I think I’m deficient in expressing myself, and there’s something vaguely stifling about it. It’s no stray inkling, it’s a conclusion derived with considerable certainty. Had it not been for the fact that I’m about to dunk myself in relatively unknown waters, this rather unsettling tendency wouldn’t have caused so much of a ripple. But as of now, without the slightest embellishment I can say that the inability to emote could well be the cause for future turmoil. The silver lining lies in my capacity to watch and follow. I’ve been trying to do so for quite sometime now, but yielding exasperatingly miserable consequences. Undoubtedly I’ve underestimated such a reason for concern.
I seem to have deluded myself into thinking I could write, but the more I read what I’ve written, the more I’m convinced otherwise. My earliest posts did have this naïve earnestness, a hint of nervous hesitation. I’ve retained the candor somewhat, but diluted the apparent charm and lost the pretty words. Hence the oppressively bland posts which leave no room for revival.
A slight consolation lies in the fact that I’ve been able to recognize the signs alluding to a social mirage I had until now failed to discern. Which brings me back to the initial hurdle. Of expression. There was once an unexpected burst of victory. But that was apparent in the virtual word, and sometimes barely so. Besides the virtual world unleashes it’s own army of html tags expressing elation and sorrow and most things in between with such brutal crudeness, it took me a few bouts of suppressed discomfiture before I allowed my cursor to select a yellow plastic face that supposedly signals I’m happy. Or smiling. But the mechanics of this whole process is indisputably valuable. By replacing my usual full-stops with yellow faces, I find I’m magically laughing, gracious, ecstatic, disgruntled, irate and a host of other things with minimum effort. Pure genius, as I quote a friend.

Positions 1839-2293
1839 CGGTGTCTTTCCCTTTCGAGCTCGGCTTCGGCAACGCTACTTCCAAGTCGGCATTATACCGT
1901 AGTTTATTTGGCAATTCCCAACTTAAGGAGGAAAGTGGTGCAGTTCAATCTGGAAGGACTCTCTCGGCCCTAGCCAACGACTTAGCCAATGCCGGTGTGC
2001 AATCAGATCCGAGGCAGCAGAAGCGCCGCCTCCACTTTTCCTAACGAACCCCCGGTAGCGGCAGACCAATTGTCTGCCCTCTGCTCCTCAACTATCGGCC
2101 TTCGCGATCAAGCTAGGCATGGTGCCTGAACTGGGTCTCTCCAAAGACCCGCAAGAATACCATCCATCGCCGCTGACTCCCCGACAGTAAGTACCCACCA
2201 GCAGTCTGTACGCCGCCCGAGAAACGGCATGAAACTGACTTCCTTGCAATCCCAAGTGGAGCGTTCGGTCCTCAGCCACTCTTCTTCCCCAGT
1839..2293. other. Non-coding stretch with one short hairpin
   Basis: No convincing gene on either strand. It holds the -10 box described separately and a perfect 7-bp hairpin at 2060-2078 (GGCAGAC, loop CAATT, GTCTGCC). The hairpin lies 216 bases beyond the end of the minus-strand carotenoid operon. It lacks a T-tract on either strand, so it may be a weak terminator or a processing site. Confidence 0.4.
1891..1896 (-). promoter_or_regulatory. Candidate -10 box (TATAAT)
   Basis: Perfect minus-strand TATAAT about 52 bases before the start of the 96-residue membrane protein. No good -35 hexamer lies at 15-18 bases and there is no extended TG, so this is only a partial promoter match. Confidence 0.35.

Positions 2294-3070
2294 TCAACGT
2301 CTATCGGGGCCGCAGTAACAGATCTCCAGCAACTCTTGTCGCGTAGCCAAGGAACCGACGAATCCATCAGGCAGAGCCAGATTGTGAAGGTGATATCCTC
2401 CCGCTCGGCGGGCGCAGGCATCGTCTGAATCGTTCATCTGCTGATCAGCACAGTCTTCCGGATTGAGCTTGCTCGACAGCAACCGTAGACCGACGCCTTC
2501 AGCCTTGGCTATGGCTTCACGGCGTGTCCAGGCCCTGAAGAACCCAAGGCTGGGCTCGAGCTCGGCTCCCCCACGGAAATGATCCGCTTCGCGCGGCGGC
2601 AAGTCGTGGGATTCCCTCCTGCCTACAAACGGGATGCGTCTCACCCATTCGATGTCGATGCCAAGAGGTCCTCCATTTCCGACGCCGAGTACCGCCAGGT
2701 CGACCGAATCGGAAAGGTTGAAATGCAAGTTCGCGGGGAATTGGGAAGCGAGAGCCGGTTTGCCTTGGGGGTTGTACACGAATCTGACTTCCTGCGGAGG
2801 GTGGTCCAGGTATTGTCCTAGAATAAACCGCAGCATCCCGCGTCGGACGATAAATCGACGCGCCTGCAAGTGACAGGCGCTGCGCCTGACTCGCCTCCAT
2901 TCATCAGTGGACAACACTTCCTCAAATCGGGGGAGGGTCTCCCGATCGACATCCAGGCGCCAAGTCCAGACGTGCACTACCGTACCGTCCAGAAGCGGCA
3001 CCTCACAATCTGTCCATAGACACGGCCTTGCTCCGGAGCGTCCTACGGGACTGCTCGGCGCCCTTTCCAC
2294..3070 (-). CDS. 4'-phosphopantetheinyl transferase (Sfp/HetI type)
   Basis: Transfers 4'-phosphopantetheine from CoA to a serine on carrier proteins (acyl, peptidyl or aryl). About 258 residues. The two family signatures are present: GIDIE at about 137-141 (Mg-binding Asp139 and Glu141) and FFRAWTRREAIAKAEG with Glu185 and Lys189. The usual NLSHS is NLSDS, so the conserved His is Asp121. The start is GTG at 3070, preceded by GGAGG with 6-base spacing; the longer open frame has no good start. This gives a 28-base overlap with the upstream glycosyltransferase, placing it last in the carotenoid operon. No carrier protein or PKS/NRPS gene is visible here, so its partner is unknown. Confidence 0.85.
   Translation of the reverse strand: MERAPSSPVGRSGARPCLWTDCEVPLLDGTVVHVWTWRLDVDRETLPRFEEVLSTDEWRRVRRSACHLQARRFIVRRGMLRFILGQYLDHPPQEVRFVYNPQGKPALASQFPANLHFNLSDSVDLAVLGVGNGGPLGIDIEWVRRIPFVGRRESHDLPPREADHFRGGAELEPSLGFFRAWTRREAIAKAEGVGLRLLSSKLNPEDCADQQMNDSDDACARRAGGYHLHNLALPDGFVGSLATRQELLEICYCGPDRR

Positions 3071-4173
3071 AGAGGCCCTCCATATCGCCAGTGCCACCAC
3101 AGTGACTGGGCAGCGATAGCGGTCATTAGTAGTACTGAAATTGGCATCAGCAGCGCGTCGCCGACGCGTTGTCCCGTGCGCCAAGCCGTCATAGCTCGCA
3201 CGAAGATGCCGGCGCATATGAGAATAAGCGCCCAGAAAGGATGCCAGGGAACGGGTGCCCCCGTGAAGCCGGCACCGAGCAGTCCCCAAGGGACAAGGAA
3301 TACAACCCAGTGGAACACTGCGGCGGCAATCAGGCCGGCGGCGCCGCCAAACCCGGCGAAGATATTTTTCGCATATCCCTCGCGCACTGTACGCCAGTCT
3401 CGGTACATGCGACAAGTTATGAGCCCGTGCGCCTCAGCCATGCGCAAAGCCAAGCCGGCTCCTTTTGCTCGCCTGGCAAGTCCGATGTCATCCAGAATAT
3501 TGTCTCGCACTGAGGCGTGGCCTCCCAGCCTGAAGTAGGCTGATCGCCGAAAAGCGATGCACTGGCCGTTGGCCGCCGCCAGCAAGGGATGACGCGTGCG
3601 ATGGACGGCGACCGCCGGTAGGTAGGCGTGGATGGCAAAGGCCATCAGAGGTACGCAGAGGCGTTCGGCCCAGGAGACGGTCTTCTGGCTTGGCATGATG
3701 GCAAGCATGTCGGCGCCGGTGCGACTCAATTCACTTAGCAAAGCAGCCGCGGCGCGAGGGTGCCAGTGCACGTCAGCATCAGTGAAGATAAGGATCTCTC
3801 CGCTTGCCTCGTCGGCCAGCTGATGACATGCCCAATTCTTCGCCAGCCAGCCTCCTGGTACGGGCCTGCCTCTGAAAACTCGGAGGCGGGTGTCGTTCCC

But to translate such practiced ease of expression from the virtual to the real world is no cakewalk. Once I’ve sloughed off the excess reluctance, I can hope to take my first step. There isn’t any excuse for my indolence, but even so, a conscious effort doesn’t necessarily mean a correct one. Although, the only risk I run is of being misread. And I’ve dealt with that before. Frosty, condescending, rude. This time it’ll probably drift to what-the-hell-is-wrong-with-her. Oh well. A few stumbles in the bag, maybe, just maybe, I’ll slip right in.